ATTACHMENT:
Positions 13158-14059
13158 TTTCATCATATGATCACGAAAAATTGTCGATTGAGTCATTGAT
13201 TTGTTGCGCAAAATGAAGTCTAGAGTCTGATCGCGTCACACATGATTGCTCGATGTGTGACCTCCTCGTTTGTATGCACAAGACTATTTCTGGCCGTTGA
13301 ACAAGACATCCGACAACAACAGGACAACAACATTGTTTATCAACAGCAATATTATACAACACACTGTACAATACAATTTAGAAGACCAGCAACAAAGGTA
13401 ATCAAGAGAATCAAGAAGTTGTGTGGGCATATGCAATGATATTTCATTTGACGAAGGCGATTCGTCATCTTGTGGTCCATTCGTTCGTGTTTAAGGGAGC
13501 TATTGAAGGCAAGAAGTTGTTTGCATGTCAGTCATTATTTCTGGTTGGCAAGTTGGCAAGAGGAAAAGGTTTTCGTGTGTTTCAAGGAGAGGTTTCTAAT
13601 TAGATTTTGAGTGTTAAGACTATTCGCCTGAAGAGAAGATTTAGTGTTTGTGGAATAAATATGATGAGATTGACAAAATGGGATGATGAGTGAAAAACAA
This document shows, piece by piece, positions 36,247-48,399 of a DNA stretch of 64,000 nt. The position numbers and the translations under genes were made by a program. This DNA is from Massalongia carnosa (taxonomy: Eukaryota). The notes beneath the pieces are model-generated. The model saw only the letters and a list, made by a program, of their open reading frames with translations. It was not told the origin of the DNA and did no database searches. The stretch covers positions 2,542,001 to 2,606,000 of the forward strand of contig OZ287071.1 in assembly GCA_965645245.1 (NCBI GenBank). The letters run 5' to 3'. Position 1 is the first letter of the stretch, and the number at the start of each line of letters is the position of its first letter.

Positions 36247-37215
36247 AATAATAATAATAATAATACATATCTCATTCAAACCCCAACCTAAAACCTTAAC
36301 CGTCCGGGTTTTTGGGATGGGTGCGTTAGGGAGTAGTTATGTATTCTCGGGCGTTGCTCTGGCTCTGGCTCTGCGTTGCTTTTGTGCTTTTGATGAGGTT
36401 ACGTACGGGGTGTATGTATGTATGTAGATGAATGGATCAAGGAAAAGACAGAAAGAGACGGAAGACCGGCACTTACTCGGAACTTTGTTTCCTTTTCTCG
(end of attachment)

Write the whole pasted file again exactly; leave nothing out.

Positions 13158-14059
13158 TTTCATCATATGATCACGAAAAATTGTCGATTGAGTCATTGAT
13201 TTGTTGCGCAAAATGAAGTCTAGAGTCTGATCGCGTCACACATGATTGCTCGATGTGTGACCTCCTCGTTTGTATGCACAAGACTATTTCTGGCCGTTGA
13301 ACAAGACATCCGACAACAACAGGACAACAACATTGTTTATCAACAGCAATATTATACAACACACTGTACAATACAATTTAGAAGACCAGCAACAAAGGTA
13401 ATCAAGAGAATCAAGAAGTTGTGTGGGCATATGCAATGATATTTCATTTGACGAAGGCGATTCGTCATCTTGTGGTCCATTCGTTCGTGTTTAAGGGAGC
13501 TATTGAAGGCAAGAAGTTGTTTGCATGTCAGTCATTATTTCTGGTTGGCAAGTTGGCAAGAGGAAAAGGTTTTCGTGTGTTTCAAGGAGAGGTTTCTAAT
13601 TAGATTTTGAGTGTTAAGACTATTCGCCTGAAGAGAAGATTTAGTGTTTGTGGAATAAATATGATGAGATTGACAAAATGGGATGATGAGTGAAAAACAA
This document shows, piece by piece, positions 36,247-48,399 of a DNA stretch of 64,000 nt. The position numbers and the translations under genes were made by a program. This DNA is from Massalongia carnosa (taxonomy: Eukaryota). The notes beneath the pieces are model-generated. The model saw only the letters and a list, made by a program, of their open reading frames with translations. It was not told the origin of the DNA and did no database searches. The stretch covers positions 2,542,001 to 2,606,000 of the forward strand of contig OZ287071.1 in assembly GCA_965645245.1 (NCBI GenBank). The letters run 5' to 3'. Position 1 is the first letter of the stretch, and the number at the start of each line of letters is the position of its first letter.

Positions 36247-37215
36247 AATAATAATAATAATAATACATATCTCATTCAAACCCCAACCTAAAACCTTAAC
36301 CGTCCGGGTTTTTGGGATGGGTGCGTTAGGGAGTAGTTATGTATTCTCGGGCGTTGCTCTGGCTCTGGCTCTGCGTTGCTTTTGTGCTTTTGATGAGGTT
36401 ACGTACGGGGTGTATGTATGTATGTAGATGAATGGATCAAGGAAAAGACAGAAAGAGACGGAAGACCGGCACTTACTCGGAACTTTGTTTCCTTTTCTCG